Image from The Nature Conservancy
Even though many hobbyists might not be too pleased with Florida’s response to the aquarium hobby, you have to give them credit for making an attempt at restoring both staghorn (Acropora cervicornus) and elkhorn (A. palmata) corals. A recent Nature Conservancy magazine article highlights these efforts made by Floridian agencies (which have partnered up with The Nature Conservancy), as well as describes the current issues faced by these corals. Both the elkhorn and staghorn are native to Caribbean waters, and both have been in steep decline over the past several decades. The National Marine Fisheries Service even estimates that these corals have declined by more than 97% in many areas. The reason for their decline can be attributed to multiple factors spanning several decades. For starters, the sea urching die off of the 1980s played a crucial role. Following that, severe hurricanes and increased ocean temperatures further sent the already stressed coral populations into a downward spiral. Florida has responded to the massive loss of corals by implementing a large-scale coral nursery, which started in 2004.
The coral nurseries are a simple concept. They work by taking fragments of corals off wild colonies nearby and growing them in a nursery. Once they reach a sustainable size, the coral frags are then “outplanted” (their term, not mine) onto existing reefs where coral population is in decline. However, these nurseries have experienced a few issues of their own. Earlier this year, Florida experienced very cold temperatures, even in the southern-most portions of the state. The unusually cold weather caused massive coral loss in the nurseries and on the wild reefs. To decrease the impact of cooler weather, the program was postponed until April, when things started to get a little warmer.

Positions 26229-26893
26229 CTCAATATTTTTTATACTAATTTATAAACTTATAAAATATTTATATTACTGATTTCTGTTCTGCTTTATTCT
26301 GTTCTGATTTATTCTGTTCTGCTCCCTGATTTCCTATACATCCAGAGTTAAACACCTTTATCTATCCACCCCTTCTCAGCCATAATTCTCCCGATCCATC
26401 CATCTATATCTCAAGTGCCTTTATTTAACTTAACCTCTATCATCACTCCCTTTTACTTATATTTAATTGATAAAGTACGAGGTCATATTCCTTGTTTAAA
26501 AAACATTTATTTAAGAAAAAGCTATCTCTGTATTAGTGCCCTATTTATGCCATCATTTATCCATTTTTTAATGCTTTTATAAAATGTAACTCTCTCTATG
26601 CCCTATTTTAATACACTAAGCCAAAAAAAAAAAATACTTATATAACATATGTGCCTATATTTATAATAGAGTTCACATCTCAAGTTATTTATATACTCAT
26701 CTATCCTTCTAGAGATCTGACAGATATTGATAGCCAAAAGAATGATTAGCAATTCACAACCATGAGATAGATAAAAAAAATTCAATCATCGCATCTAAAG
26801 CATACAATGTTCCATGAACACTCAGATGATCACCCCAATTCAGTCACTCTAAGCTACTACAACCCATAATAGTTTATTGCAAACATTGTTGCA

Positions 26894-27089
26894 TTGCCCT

There are two associated articles associated with this story, and both of them are great reads, though somewhat redundant to each other. For these articles and more information on the coral nurseries, please see The Coral Nursery and Florida Stimulating Coral Restoration.